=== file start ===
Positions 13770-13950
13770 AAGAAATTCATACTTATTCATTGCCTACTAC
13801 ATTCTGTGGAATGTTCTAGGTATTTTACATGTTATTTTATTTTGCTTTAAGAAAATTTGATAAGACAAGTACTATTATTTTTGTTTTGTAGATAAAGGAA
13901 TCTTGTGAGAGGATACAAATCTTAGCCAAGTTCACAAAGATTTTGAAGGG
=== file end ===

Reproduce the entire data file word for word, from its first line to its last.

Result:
Positions 13770-13950
13770 AAGAAATTCATACTTATTCATTGCCTACTAC
13801 ATTCTGTGGAATGTTCTAGGTATTTTACATGTTATTTTATTTTGCTTTAAGAAAATTTGATAAGACAAGTACTATTATTTTTGTTTTGTAGATAAAGGAA
13901 TCTTGTGAGAGGATACAAATCTTAGCCAAGTTCACAAAGATTTTGAAGGG